“Already, Runbeck has printed more ballots in the last two months than it did in all of 2016. In some cases, it’s been forced to turn business away. [COO Jeff] Ellington said Runbeck, which stuffs ballots for the entire state of Georgia as well as counties in seven other states, had to pull out of a bid to work with the state of Maryland and didn’t even bother bidding on contracts for New Jersey and South Carolina, which have both faced federal lawsuits over mail-in ballots. ‘The lawsuits and delays handcuff the counties from making a plan,’ Ellington said. In fact, nearly every vendor Protocol spoke with reported having to turn business down because of demand and delays.” Protocol
YIKES — “Cyberattack hobbles major hospital chain’s U.S. facilities,” by AP’s Frank Bajak and Ricardo Alonso-Zaldivar: “Universal Health Services Inc., which operates more than 250 hospitals and other clinical facilities in the U.S., blamed the outage on an unspecified IT ‘security issue’ in a statement posted to its website Monday but provided no details about the incident, such as how many facilities were affected and whether patients had to be diverted to other hospitals.
“UHS workers reached by The Associated Press at company facilities in Texas and Washington, D.C. described mad scrambles after the outage began overnight Sunday to render care, including longer emergency room waits and anxiety over determining which patients might be infected with the virus that causes COVID-19.” AP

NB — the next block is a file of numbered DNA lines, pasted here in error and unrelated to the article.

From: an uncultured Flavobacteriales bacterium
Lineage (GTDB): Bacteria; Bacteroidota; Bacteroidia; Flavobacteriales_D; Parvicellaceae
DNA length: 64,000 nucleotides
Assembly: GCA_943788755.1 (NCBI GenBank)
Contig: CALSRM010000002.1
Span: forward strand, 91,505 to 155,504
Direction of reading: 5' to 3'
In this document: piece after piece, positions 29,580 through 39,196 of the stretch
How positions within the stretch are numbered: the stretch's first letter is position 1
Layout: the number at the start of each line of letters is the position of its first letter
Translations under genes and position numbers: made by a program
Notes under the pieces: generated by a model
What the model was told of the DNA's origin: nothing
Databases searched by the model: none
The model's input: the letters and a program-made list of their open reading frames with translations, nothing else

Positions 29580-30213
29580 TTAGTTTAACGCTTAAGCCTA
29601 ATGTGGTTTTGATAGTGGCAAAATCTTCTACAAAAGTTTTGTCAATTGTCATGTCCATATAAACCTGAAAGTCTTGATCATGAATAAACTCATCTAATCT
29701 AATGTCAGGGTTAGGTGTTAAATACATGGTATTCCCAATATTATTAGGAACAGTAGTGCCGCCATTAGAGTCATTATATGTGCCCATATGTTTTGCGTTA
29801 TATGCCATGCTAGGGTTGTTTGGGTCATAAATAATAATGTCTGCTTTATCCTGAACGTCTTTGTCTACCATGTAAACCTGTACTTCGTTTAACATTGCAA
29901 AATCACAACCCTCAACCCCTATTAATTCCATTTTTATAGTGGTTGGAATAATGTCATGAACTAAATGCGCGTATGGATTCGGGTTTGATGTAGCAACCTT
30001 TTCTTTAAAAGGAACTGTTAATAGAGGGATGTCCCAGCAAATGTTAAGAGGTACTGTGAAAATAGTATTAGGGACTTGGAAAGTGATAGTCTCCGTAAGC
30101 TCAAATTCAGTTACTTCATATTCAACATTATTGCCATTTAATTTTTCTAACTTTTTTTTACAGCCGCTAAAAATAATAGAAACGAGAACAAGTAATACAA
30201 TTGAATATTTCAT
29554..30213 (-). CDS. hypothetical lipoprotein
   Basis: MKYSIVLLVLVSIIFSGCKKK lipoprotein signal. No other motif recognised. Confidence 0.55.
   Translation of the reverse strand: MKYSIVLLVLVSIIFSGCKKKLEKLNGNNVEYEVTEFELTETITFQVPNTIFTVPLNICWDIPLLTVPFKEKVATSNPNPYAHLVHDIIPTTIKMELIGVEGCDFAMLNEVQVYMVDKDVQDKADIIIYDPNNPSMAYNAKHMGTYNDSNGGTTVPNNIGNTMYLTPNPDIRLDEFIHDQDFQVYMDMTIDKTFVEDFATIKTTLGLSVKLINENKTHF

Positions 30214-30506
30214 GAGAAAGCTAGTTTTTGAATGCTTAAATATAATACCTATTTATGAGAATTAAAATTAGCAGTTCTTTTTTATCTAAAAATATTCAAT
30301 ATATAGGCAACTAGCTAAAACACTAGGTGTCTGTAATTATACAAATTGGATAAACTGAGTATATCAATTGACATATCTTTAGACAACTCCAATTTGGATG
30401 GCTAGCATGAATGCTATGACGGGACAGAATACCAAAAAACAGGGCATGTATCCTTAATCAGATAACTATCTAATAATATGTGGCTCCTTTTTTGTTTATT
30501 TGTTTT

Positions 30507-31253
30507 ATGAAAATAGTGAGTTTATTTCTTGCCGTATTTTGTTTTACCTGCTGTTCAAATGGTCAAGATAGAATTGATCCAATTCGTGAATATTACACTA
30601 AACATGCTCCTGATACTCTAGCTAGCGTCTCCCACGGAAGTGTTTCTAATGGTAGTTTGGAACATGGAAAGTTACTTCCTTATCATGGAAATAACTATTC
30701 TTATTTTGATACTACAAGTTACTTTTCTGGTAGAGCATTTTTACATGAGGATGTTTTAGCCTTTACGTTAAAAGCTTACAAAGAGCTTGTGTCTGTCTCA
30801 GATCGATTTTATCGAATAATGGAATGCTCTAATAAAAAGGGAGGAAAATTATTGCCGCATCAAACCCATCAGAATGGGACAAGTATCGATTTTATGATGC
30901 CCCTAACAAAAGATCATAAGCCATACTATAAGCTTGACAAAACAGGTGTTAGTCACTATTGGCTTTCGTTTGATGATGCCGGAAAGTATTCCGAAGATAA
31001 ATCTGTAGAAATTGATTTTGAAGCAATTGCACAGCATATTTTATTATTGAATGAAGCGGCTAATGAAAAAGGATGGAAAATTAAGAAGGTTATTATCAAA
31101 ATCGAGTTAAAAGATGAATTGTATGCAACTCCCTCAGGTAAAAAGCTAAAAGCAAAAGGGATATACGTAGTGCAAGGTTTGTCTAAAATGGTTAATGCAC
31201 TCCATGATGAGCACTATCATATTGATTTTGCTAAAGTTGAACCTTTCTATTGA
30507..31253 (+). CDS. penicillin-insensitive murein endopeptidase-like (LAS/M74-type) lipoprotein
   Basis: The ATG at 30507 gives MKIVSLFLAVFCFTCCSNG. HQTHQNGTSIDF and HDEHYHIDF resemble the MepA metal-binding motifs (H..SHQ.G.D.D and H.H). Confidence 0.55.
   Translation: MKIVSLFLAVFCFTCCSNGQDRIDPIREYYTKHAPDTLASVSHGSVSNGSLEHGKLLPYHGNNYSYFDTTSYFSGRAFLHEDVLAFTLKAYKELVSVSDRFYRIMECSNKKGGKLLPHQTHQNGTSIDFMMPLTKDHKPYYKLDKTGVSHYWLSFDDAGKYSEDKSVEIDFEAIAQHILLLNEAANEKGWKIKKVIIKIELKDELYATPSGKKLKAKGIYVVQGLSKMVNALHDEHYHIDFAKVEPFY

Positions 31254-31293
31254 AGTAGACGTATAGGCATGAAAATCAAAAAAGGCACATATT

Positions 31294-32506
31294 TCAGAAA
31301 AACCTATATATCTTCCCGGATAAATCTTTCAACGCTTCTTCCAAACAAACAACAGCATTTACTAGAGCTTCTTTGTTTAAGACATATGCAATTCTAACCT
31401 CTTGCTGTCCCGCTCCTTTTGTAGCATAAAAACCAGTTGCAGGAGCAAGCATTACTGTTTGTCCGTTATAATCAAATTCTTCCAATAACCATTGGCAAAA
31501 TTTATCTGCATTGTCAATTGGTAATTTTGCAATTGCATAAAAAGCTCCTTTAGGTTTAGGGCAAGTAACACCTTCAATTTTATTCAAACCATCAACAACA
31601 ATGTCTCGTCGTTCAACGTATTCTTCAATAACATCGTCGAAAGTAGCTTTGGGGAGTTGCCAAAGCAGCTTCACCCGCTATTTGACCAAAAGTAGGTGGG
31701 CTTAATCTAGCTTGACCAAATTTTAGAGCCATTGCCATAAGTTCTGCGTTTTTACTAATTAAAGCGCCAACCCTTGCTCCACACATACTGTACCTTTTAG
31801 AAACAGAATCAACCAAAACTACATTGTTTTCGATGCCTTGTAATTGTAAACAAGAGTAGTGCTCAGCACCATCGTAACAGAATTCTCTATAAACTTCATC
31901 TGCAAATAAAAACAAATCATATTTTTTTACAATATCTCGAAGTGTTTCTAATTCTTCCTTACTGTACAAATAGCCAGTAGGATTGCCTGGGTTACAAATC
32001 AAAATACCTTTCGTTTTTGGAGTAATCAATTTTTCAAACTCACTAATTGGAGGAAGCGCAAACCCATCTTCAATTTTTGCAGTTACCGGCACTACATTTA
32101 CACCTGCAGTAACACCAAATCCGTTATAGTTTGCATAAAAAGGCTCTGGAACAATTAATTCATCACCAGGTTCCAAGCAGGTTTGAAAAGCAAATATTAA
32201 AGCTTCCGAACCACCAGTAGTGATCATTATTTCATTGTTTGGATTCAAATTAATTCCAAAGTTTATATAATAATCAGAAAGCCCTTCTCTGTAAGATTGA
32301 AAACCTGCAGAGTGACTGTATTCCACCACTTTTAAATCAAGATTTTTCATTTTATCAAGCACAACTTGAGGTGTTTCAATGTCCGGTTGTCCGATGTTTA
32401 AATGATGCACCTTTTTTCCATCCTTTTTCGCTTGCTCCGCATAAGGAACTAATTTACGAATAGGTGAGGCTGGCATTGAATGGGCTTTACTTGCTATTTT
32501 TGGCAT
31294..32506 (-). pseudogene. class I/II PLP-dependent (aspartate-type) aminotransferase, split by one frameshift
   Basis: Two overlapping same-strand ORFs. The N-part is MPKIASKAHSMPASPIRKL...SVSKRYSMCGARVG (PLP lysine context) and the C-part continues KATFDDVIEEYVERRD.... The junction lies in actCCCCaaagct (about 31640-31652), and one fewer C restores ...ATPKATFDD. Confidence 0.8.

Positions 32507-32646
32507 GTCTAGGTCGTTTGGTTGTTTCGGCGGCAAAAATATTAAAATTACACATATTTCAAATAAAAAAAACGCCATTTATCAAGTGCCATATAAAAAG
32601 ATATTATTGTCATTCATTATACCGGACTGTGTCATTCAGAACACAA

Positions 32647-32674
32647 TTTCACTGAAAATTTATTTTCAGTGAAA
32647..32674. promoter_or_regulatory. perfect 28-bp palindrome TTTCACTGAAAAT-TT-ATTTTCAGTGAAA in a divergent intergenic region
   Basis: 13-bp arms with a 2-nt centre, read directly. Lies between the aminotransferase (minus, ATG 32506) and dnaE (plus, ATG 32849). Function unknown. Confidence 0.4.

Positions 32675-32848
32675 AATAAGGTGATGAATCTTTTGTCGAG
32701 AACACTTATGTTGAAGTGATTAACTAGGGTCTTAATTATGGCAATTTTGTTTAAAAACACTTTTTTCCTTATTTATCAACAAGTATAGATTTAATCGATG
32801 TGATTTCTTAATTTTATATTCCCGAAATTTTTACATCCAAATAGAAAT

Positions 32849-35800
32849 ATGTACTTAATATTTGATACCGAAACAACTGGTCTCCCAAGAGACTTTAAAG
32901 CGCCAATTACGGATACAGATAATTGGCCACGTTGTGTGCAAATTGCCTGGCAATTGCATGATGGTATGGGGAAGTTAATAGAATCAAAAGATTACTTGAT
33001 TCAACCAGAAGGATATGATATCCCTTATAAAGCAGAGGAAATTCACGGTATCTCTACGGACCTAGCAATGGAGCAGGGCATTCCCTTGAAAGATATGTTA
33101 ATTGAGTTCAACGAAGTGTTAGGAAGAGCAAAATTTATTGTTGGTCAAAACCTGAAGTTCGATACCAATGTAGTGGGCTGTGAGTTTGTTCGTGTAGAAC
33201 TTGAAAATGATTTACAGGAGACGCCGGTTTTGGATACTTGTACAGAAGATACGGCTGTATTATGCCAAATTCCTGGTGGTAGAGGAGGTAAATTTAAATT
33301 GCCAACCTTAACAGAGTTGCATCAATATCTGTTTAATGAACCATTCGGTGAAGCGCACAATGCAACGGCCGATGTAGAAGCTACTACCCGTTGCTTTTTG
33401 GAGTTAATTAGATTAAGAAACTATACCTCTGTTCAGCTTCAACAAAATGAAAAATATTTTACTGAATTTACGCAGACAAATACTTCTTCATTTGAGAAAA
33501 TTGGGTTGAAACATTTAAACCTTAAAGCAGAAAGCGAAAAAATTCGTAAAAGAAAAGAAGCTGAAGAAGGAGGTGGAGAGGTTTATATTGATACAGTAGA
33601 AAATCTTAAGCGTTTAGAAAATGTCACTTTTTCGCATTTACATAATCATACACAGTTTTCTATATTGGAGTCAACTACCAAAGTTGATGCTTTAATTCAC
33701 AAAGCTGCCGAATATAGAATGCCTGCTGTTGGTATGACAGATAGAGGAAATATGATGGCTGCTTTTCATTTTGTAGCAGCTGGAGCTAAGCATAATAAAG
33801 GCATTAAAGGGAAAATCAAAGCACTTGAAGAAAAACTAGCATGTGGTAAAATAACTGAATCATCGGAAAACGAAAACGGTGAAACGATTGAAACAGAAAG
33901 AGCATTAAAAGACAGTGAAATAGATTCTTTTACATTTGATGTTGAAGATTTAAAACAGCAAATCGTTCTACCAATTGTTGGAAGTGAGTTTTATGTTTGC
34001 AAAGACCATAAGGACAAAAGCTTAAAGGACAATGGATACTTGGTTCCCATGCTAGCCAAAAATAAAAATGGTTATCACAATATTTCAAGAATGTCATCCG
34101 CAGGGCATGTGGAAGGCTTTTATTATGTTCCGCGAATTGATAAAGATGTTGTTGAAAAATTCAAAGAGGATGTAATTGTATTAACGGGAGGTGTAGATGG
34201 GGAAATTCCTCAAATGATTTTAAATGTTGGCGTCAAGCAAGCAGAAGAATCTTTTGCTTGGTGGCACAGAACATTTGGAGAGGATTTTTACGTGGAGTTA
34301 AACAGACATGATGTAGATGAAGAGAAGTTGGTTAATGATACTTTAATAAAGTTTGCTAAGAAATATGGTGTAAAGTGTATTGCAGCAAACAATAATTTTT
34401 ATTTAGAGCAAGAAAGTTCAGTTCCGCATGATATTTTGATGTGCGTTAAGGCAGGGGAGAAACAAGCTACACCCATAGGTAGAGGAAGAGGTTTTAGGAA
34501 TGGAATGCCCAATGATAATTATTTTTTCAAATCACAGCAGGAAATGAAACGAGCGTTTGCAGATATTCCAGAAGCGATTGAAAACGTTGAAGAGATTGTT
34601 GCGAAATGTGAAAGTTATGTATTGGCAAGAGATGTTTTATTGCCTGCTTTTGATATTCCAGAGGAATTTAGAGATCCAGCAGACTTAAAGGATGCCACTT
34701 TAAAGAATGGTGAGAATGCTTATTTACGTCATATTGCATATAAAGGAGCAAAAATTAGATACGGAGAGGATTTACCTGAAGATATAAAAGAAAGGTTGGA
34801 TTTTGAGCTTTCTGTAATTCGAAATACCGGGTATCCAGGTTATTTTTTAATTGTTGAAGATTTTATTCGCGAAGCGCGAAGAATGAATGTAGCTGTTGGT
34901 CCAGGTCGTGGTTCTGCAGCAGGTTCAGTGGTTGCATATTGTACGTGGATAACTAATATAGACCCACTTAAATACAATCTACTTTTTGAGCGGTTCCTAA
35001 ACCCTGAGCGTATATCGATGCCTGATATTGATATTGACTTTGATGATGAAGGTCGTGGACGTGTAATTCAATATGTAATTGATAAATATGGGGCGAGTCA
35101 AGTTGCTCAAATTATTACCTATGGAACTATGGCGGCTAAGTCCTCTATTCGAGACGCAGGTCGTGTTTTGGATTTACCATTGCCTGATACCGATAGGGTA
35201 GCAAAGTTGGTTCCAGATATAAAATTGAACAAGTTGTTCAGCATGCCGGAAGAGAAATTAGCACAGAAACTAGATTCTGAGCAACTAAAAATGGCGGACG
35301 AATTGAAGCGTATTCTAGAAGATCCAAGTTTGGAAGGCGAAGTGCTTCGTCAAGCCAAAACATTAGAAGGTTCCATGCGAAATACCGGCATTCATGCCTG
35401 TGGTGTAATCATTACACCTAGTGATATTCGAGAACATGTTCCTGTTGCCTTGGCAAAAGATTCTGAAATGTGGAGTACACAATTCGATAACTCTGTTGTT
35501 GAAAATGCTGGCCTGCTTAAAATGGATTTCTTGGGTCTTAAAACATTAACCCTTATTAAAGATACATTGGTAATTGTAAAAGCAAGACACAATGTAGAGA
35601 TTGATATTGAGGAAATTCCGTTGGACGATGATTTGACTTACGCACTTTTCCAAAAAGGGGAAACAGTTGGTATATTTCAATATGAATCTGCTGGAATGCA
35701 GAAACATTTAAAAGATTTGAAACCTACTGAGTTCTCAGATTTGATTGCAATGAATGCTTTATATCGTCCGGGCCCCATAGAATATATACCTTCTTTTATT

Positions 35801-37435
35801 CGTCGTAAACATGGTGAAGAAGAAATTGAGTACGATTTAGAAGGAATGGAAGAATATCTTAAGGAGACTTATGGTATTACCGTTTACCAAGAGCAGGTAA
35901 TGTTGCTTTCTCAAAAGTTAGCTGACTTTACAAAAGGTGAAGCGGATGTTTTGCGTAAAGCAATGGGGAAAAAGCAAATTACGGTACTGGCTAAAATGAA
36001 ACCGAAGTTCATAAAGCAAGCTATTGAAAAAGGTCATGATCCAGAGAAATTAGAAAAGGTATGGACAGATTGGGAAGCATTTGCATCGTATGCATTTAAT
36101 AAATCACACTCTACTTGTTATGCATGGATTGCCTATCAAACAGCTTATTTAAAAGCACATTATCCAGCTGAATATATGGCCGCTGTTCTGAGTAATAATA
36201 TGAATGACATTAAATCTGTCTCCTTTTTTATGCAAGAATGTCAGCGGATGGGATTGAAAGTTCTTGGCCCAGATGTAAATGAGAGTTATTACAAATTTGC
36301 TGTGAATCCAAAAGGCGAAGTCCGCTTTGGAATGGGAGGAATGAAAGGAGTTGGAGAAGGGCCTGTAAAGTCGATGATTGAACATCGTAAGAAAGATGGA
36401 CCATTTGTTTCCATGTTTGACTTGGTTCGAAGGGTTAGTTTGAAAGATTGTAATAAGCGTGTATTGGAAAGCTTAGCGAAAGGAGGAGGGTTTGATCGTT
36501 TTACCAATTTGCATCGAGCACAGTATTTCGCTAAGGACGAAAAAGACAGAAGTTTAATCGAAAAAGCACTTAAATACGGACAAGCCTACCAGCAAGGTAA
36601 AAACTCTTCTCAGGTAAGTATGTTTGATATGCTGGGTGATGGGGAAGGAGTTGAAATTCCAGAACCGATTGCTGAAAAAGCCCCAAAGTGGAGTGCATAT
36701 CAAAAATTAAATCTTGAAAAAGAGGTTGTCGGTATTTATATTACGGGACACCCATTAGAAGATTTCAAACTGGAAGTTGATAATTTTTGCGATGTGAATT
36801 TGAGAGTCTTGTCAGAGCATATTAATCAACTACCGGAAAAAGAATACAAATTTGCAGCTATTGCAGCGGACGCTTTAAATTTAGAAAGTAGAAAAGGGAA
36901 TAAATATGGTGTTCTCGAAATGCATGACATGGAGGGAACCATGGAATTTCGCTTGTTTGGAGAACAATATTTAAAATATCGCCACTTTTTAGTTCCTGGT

AD WARS — “Biden and Trump offer Latino voters different visions of America — and of each other,” by L.A. Times’ Melissa Gomez, Vanessa Martínez and Rahul Mukherjee: “With just weeks before election day, both campaigns are spending millions on Spanish-language ads in battleground states like Arizona and Florida, where turnout among Latinos could decide the outcome. In September alone, both campaigns have channeled hundreds of thousands of dollars into the Spanish-language TV market in Florida, a state Trump needs to win.
“So far, the Biden campaign has put out more unique ads than Trump’s and in nearly twice as many Spanish-language media markets. Biden has spent nearly $6.7 million running Spanish-language TV ads, compared with Trump’s approximate $4.9 million from June to mid-September, and both have targeted cities like Miami, Orlando and Phoenix, according to the ad-tracking firm Advertising Analytics. The Biden campaign has also outspent Trump on Spanish-language radio, with about $885,000 in ad buys to the Trump campaign’s $32,500, according to the firm’s tracker.” LAT